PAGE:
Cryptographic functions in inudstrial control systems


  • Christian Valassi
  • David Lindahl
  • Lars Westerdahl

Publish date: 2018-07-13

Report number: FOI-R--4596--SE

Pages: 45

Written in: Swedish


  • Encryption
  • Cryptographic functions
  • Secure communications
  • Industrial control systems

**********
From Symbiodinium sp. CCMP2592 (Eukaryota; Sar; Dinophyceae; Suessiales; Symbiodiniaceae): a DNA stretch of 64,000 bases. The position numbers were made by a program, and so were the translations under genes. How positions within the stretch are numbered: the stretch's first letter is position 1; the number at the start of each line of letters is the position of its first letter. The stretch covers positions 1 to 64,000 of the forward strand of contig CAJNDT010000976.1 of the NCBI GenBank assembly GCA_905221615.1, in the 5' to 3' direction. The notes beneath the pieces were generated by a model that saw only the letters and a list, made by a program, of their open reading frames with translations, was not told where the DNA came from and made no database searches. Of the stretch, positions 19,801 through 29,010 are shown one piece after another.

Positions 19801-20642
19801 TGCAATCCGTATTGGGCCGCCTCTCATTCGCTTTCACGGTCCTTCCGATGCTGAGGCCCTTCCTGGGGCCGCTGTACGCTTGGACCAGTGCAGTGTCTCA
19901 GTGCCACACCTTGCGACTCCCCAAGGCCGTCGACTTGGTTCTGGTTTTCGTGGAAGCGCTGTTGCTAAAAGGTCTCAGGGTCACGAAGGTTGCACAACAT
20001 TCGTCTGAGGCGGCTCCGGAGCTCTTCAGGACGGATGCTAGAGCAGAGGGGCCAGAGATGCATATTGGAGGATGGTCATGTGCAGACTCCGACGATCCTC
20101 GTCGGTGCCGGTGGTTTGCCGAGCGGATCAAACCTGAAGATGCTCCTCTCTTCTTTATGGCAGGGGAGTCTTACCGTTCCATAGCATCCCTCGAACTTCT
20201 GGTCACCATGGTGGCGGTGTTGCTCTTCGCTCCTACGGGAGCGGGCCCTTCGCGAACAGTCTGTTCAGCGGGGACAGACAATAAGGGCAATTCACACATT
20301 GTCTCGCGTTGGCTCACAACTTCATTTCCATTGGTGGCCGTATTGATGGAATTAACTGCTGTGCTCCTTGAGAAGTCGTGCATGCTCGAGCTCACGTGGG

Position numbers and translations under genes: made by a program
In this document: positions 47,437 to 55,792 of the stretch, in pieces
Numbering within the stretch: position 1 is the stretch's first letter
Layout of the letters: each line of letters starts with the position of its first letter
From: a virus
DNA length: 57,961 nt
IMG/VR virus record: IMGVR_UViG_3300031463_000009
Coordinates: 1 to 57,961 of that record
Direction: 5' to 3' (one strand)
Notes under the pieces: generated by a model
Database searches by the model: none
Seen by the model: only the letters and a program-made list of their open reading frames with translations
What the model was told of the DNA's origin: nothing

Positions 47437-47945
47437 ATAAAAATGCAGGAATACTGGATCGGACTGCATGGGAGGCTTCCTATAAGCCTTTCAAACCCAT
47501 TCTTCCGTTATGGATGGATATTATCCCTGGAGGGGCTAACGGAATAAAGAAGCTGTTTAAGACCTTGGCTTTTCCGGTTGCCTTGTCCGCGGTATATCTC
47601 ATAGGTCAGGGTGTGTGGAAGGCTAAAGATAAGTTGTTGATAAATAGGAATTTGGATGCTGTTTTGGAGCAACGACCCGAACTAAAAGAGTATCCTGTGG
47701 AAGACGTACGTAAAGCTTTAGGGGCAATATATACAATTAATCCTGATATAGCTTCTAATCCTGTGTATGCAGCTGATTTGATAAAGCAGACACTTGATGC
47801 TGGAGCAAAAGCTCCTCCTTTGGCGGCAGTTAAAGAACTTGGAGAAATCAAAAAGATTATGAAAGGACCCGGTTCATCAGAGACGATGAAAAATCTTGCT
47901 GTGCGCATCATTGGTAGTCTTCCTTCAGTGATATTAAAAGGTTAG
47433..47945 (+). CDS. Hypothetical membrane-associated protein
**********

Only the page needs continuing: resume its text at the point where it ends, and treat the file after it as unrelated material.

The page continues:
Industrial control systems (ICS) face complex challenges as these, traditionally isolated, systems are becoming more and more connected to unsecure public networks. Industrial control systems control and monitor physical processes which seldom can be terminated prematurely without great economic consequence to the owning organisation. The fact that these systems can rarely be shutdown, in combination with a system life span that often exceeds 20 years, means that industrial control systems often operate with outdated technology; which in turn causes them to have greater exposure, and be more vulnerable to cyber-attacks. These systems impact the physical space - a successful cyberattack on an industrial control system can therefore have catastrophic consequences, not just economic but physically, and can in the worst case cause the loss of human life. This is why it is essential to protect industrial control systems from cyber-attacks. This report examines the need, use, and relevance of cryptographic functions as means of protection against cyber-attacks. The report is based on two types of information collection: literature studies and interviews. Two literature studies were conducted in order to (1) identify legal requirements and standards for cryptographic functions in industrial control systems. (2) Identify which cryptographic functions are appropriate to implement in the context of industrial control systems. Interviews were conducted with two operating organisations in industries with differing protection requirements, as well as one interview with a supplier of control system components. The results of the literature studies and the interviews leads to the recommendation to encrypt all external network traffic and stored data. The interview respondents were opposed to encryption of the internal networks as this significantly complicates monitoring of these networks. Instead they place great emphasis on authenticating communication in the internal networks.